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Monday
Sep032012

« Recipe: Pound Cake »

Pound Cake

Adapted from William-Sonoma Desserts

Yield: Two 9-By-5 inch Loaf Cakes

This rich, moist pound cake can be served with seasonal (poached) fruit and ice cream, used to line a pan for an old fashioned icebox cake, cut into chunks for a creamy trifle or ice cream parfaits, or split into layers for a cream-filled cake.  Best of all, it freezes really well!

Ingredients

4 c flour

1 t baking powder

1/2 t salt

3 c granulated sugar

8 eggs, lightly beaten

2 t vanilla extract

1/2 c heavy (double) cream

Instructions

Position a rack in the middle of the oven and preheat to 325 F. Butter two 9-by-5 inch loaf pans and line with a parchment paper sling (see below). Sift together the flour, baking powder, and salt in a bowl.

In the bowl of a standing mixer, beat together the butter and granulated sugar until fluffy and lightened in color, about 2 minutes. Add the eggs two at a time, beating well after each addition. Mix in the vanilla.

On low speed, add half of the flour mixture and mix until incorporated. Mix in the cream until blended. Add the remaining flour mixture and mix until a smooth batter forms.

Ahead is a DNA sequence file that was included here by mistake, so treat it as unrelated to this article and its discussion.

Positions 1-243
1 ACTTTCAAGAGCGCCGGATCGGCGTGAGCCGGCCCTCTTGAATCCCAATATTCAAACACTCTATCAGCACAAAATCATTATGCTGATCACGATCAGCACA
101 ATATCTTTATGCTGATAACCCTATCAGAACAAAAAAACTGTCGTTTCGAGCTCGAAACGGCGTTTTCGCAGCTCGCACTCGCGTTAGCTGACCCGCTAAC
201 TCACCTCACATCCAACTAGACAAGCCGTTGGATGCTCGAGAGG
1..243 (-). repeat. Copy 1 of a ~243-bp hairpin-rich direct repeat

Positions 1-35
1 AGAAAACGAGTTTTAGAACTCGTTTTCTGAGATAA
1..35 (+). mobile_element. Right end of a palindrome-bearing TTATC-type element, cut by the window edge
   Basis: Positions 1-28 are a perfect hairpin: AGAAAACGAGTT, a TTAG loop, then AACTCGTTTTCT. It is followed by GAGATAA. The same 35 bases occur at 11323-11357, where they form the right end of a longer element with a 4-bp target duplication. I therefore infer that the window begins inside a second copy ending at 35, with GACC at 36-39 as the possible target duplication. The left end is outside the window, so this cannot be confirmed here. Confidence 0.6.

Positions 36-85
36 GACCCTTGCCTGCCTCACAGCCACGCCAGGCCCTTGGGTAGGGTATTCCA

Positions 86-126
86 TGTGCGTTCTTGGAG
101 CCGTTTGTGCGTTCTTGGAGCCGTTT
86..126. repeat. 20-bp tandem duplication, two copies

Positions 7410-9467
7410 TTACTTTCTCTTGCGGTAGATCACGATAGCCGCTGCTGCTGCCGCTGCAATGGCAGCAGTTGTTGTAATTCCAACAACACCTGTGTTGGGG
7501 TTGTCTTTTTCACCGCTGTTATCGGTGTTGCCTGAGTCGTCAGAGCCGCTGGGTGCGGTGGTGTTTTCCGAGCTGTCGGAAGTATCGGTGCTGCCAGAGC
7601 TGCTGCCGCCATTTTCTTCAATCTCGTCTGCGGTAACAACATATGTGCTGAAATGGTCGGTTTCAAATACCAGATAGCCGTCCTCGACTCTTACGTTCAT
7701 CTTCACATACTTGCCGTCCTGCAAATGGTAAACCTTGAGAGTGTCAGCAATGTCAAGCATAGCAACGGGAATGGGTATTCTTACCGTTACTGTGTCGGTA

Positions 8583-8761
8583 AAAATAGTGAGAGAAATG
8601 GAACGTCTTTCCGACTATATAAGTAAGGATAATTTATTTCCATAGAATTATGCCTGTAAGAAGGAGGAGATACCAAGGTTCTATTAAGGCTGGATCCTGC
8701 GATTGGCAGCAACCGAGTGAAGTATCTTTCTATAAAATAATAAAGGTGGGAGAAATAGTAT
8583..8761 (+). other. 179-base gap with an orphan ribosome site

Divide the batter evenly between the prepared pans.

Bake until the top of each cake is golden and a toothpick inserted into the center comes out clean, about one hour.

Briefly cool in the pans on a wire rack for about 20 minutes. Remove the cakes from the pans to cool completely. Dust the top of the cake with powdered sugar before serving, if desired.

Wrap the cake tightly in plastic wrap and store at room temperature for up to 3 days. Or, wrap the cake tightly in plastic wrap and then in aluminum foil and freeze for up to 2 months. 

To make a Parchment Paper Sling

This technique works when using square or oblong cake pans.

Cut a piece of parchment the length of the loaf pan. Line the bottom and sides, leaving an overhang on both sides. After the cake has sufficiently cooled, the cake can be lifted out of the pan with the aide of the parchment paper overhang.

This is a great "trick" if you are baking anything that needs to be cut into bars (but is prone to stick to the pan) -- such as brownies or lemon squares.  It is also very handy when baking a cake with a crumb topping, as it eliminates the need to invert the cake to get it out of the pan.

If you don't have parchment paper in the house, heavy duty aluminum foil will also do.

http://www.americastestkitchenfeed.com/bake-it-better/2012/03/secrets-to-making-raspberry-streusel-bars/